The fork of fury
Whenever I run into another old townie, the topic of conversation always becomes My Home Town in The Good Old Days.
And at some point, the inevitable question gets raised: Was life really better then?
Of course, some things were better and others were worse. All life issues are trade-offs and have to be considered case by case. And perhaps no case is more riveting than The Fork of Fury.
It happened in Dickie’s Minute Lunch (on the site of what’s now Community Bank) in the mid ’50s and it involved a trio of local teens.
One was my dear friend Bob Griffin. Bob was a great guy. He was warm and funny, an undyingly loyal friend and a great athlete. Almost always easy-going, buried not too far under his laid-back exterior was a volcanic temper. Bob was never mean, nor did he ever look for trouble, and he never backed down from it either. Also, he was arguably the strongest and toughest kid in town.
The second member of the trio was Bobbi Sutphen, Bob’s girlfriend at the time. I never knew Bobbi, only who she was, but I do remember she was arguably the prettiest girl in town.
Third was Skeeter Kunath. Skeeter was another great guy. He was a sparky, upbeat carrot-top with a sunny disposition, who bopped rather than walked to a beat only he could hear. He didn’t have a mean bone in his body, but he was arguably the most mischievous kid town.
So there they were in Dickie’s. Bob and Bobbi at the counter sharing a plate of French fries; Skeeter at a table with pals.
Remember I said Skeeter was mischievous? While he was never mean-spirited, he simply could not resist bugging his friends. For example, he gave all his pals nicknames only to get their goats, and he always played pranks just fun. Unfortunately, one kid’s fun can become another kid’s flashpoint.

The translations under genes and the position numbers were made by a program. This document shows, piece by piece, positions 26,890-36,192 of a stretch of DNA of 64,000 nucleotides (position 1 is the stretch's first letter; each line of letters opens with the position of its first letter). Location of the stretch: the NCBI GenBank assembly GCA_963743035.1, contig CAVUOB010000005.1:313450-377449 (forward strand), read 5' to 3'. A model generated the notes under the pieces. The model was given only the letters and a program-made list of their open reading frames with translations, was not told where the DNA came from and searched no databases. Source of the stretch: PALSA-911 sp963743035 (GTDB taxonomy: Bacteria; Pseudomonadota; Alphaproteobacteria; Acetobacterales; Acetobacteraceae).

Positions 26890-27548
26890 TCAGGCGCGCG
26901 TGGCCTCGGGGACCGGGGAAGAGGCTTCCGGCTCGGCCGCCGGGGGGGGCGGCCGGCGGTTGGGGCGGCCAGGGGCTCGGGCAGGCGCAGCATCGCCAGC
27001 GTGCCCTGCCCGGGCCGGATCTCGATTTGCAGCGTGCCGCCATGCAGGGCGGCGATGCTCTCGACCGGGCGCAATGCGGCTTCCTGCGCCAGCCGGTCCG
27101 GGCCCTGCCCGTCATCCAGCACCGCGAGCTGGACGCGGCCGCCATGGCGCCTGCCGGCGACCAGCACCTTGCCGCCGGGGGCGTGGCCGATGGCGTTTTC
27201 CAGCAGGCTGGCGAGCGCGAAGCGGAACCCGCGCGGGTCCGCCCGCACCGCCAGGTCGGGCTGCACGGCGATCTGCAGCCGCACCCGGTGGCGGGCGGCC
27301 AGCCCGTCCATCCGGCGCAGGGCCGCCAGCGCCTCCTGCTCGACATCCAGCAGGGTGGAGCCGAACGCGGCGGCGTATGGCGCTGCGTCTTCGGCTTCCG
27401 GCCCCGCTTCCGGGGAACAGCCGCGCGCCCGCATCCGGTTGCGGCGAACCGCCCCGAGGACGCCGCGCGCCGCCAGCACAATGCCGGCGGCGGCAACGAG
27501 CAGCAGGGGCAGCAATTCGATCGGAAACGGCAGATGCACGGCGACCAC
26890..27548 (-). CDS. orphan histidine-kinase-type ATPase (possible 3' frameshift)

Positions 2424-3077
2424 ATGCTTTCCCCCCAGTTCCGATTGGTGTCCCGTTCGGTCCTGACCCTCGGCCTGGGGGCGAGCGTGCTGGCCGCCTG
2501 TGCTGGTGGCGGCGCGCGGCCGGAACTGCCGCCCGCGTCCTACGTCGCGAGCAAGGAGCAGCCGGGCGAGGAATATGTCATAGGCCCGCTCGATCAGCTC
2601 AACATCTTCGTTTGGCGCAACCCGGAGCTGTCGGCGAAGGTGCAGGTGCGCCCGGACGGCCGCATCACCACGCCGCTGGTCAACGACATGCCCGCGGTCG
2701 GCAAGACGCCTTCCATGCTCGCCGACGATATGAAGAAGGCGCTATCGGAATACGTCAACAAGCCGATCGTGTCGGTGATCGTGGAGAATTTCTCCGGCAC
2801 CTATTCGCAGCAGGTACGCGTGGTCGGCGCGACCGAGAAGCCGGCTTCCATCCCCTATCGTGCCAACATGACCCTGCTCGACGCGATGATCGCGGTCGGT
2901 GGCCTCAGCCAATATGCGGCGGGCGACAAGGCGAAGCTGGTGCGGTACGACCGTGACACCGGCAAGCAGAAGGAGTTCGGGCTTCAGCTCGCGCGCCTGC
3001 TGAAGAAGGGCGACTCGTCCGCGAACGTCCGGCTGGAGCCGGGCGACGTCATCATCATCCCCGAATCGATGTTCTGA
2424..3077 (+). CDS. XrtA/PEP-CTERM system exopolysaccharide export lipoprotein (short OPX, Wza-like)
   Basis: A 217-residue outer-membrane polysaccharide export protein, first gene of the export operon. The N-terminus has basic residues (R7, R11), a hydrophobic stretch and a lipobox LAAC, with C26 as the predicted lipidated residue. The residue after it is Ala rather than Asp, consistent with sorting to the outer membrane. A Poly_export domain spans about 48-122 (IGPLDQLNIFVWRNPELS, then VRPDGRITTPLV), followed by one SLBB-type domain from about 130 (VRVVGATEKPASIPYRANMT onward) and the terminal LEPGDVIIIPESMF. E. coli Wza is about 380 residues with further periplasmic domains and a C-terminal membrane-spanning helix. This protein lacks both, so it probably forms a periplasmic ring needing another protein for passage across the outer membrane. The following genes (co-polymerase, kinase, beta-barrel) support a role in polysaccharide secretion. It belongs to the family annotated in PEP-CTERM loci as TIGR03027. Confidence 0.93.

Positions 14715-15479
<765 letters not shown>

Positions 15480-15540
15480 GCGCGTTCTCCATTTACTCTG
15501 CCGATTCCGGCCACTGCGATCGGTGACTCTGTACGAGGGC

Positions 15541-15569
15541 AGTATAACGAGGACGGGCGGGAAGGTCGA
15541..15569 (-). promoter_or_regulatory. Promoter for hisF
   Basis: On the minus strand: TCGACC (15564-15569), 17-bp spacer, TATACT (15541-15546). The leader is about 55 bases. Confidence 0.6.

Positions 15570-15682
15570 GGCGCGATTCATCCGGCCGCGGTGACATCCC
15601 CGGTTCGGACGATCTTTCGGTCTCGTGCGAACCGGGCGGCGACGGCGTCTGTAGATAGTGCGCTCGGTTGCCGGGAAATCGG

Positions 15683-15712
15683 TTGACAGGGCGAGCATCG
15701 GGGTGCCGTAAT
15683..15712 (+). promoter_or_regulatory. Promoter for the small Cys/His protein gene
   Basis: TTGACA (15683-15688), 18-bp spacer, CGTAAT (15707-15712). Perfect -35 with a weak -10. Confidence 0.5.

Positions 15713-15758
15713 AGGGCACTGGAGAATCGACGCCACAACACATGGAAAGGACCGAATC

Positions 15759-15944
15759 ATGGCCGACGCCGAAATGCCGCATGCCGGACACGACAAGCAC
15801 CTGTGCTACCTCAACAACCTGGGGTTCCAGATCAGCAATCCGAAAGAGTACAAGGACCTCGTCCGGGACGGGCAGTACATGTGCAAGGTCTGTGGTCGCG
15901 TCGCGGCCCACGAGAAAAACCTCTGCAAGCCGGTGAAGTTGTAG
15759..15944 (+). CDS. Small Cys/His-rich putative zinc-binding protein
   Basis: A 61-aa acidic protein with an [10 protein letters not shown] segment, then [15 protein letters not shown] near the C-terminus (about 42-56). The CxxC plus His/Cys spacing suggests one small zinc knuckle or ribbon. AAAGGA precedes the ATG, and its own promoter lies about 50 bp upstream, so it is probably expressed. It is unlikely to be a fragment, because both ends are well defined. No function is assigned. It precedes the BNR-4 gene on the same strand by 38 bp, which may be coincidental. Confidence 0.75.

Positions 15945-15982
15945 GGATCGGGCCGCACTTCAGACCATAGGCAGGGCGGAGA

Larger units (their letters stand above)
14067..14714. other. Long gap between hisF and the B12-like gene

Skeeter, seeing Bob and Bobbi sharing a private moment, knew it was his God-given duty to disrupt it.
Dropping on the stool next to Bob, he started making small talk. Bob tried to ignore him, but Skeeter kept rapping on like Old Man River. This went on for a bit and Skeeter, deciding to up the ante, reached across Bob and snagged a French fry. He was merrily munching away when Bob said, “Skeeter, don’t do that again.” And as soon as he did, Skeeter grabbed another one and popped it in his mouth.
“Skeeter,” said Bob, very levelly, “I’m not gonna warn you again.”
So the line in the sand was drawn and Skeeter just had to cross it. As he again reached over, Bob sprang, driving his fork in the back of Skeeter’s hand.
Time stopped. All three of them sat there for long seconds, dumbstruck, staring at the fork sticking out of Skeeter’s hand, vibrating back and forth, like something out of the cartoons.
Then reality came roaring back, as Skeeter jumped up, pulled out the fork, and yelped, Yowyowyowyow.” Then he shook his hand and lumbered back to his table, where he could lick his wounds, figuratively and maybe even literally, as his friends razzed him nonstop.
Leif Dickey, owner of the Minute Lunch, just stood there, shaking his head, making his displeasure known, but not really doing anything about it, since to him it was just one more case of Boys’ll Be Boys -?of which he’d seen more than his share.
After that, life returned to normal in the Minute Lunch and in My Home Town. There were no lasting wounds, physical or psychological; Bob and Skeeter were still friends, and everyone now had a new crazy tale to tell.
… later …
But that was then. Would it be the same if it happened, say, a decade ago? Not even close. Here’s how it’d unfold.